346km (215 miles) N of Townsville; 1,807km (1,120 miles) N of Brisbane
This part of Queensland is the only place in the world where two World Heritage-listed sites -- the Great Barrier Reef and the Wet Tropics Rainforest -- lie side by side. In parts of the far north, the rainforest touches the Reef, reaching right down to sandy beaches from which you can snorkel the Reef. Cairns is the gateway to these natural attractions, as well as man-made tourist destinations such as the Skyrail Rainforest Cableway. It's also a stepping stone to islands of the Great Barrier Reef and the grasslands of the Gulf Savannah.
When international tourism to the Great Barrier Reef boomed a decade or two ago, the small sugar-farming town of Cairns boomed along with it. The town now boasts outstanding hotels, offshore island resorts, big Reef-cruise catamarans in the harbor, and too many souvenir shops. The only beach right in town is a man-made 4,000-sq.-m (43,000-sq.-ft.) saltwater lagoon and artificial beach on the Esplanade, which opened in early 2003 as part of a multimillion-dollar redevelopment of the city and port.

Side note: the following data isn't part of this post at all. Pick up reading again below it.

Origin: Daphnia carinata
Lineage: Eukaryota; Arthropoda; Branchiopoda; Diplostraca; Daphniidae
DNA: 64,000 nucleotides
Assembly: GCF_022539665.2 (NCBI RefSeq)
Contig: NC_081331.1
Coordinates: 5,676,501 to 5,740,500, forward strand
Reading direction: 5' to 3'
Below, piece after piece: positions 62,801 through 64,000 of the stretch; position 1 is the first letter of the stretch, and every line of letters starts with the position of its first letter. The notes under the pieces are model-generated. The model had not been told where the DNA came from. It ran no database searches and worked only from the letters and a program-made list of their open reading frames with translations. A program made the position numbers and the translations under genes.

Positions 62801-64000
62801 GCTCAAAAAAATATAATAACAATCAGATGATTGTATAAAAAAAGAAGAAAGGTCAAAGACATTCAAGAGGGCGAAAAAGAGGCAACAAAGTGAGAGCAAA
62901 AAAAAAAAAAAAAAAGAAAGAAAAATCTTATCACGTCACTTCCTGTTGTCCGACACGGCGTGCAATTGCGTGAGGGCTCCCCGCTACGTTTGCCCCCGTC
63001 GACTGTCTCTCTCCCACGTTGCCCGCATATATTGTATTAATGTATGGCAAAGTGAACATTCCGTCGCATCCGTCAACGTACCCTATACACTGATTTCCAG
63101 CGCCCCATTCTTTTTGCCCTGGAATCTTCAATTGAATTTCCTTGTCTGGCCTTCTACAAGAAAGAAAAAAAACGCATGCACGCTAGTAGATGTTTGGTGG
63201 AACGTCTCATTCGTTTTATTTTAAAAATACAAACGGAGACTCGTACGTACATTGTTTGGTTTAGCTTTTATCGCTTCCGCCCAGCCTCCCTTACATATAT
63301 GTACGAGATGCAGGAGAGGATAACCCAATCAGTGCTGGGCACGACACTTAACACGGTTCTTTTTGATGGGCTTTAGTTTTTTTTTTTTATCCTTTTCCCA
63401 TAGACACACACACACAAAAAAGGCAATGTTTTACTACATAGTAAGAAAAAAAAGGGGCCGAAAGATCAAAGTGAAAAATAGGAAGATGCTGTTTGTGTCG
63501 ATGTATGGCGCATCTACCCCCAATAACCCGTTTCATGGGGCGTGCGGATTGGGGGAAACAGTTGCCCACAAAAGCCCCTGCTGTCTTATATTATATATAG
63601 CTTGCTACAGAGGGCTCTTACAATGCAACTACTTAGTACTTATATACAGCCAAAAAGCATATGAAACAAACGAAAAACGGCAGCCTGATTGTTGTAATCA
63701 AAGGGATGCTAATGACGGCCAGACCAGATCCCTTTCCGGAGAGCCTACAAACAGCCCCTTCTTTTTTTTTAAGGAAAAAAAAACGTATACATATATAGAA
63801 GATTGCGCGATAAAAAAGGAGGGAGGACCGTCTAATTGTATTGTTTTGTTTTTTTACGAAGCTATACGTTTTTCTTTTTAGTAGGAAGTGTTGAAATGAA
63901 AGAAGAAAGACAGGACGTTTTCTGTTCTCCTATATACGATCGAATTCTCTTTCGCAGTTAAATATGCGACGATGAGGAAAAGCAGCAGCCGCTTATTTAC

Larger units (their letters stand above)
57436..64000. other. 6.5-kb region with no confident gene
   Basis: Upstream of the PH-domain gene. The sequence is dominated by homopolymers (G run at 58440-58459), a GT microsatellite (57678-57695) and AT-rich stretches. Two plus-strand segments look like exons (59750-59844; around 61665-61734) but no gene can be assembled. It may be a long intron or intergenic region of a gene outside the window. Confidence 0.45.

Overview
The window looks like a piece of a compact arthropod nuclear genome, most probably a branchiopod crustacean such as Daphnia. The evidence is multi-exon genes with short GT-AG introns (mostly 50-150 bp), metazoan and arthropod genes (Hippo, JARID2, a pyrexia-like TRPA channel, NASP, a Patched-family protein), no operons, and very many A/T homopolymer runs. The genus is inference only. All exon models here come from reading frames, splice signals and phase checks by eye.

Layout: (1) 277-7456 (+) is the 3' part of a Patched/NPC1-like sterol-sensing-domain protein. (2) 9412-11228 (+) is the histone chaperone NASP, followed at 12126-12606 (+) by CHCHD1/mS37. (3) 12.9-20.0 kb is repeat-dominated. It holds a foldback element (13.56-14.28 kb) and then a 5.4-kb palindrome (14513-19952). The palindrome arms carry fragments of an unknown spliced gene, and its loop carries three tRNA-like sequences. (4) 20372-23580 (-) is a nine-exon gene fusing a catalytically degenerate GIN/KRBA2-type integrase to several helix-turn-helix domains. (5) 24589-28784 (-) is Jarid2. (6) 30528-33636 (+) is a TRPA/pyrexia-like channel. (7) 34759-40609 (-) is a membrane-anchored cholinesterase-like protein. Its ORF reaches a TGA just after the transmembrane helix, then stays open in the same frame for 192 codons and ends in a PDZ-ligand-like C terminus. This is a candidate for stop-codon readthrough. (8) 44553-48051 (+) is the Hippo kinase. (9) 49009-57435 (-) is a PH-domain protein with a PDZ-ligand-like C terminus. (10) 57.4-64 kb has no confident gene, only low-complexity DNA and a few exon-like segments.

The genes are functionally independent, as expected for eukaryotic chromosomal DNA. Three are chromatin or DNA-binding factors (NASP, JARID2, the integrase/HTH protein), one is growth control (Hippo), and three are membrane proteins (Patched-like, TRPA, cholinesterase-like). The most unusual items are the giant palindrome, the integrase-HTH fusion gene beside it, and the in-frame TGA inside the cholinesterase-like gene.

The 110-million-year-old rainforest, the Daintree, where plants that are fossils elsewhere in the world exist in living color, is just a couple of hours north of Cairns. The Daintree is part of the Wet Tropics, a World Heritage-listed area that stretches from north of Townsville to south of Cooktown, beyond Cairns, and houses half of Australia's animal and plant species.
If you are spending more than a day or two in the area, consider basing yourself on the city's pretty northern beaches, in Kuranda, or in Port DouglasFind: . Although prices will be higher in the peak season (Australian winter and early spring, July-Oct), affordable accommodations are available year-round.